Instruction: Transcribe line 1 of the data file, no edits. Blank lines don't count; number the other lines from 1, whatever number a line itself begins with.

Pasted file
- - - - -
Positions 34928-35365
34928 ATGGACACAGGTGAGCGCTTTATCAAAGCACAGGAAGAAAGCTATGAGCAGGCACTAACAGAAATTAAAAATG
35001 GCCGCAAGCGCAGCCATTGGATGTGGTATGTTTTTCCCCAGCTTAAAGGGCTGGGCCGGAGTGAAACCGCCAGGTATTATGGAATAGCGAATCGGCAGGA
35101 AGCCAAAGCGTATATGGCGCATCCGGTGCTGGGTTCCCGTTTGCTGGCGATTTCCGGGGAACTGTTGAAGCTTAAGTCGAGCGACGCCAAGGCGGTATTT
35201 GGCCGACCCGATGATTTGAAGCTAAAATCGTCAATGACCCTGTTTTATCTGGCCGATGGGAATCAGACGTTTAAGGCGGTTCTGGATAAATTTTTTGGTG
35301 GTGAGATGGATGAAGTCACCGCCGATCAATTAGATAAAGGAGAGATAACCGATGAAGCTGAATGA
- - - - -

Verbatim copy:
Positions 34928-35365